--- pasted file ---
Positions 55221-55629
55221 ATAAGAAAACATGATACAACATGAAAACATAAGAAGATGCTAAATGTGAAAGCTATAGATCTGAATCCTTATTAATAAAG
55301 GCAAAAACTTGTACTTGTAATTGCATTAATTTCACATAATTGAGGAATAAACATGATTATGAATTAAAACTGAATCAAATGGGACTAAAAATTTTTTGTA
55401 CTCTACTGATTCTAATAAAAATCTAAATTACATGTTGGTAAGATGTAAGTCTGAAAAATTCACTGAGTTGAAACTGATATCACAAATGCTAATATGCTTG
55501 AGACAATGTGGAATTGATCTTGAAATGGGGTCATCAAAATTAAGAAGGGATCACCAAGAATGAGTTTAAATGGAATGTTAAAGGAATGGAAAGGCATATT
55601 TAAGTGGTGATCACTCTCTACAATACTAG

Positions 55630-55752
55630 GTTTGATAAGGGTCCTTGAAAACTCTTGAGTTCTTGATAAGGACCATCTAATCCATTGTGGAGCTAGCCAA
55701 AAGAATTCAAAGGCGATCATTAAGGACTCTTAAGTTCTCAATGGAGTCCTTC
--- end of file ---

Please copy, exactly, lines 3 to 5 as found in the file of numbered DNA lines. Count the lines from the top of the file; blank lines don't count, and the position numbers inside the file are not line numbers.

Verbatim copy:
55301 GCAAAAACTTGTACTTGTAATTGCATTAATTTCACATAATTGAGGAATAAACATGATTATGAATTAAAACTGAATCAAATGGGACTAAAAATTTTTTGTA
55401 CTCTACTGATTCTAATAAAAATCTAAATTACATGTTGGTAAGATGTAAGTCTGAAAAATTCACTGAGTTGAAACTGATATCACAAATGCTAATATGCTTG
55501 AGACAATGTGGAATTGATCTTGAAATGGGGTCATCAAAATTAAGAAGGGATCACCAAGAATGAGTTTAAATGGAATGTTAAAGGAATGGAAAGGCATATT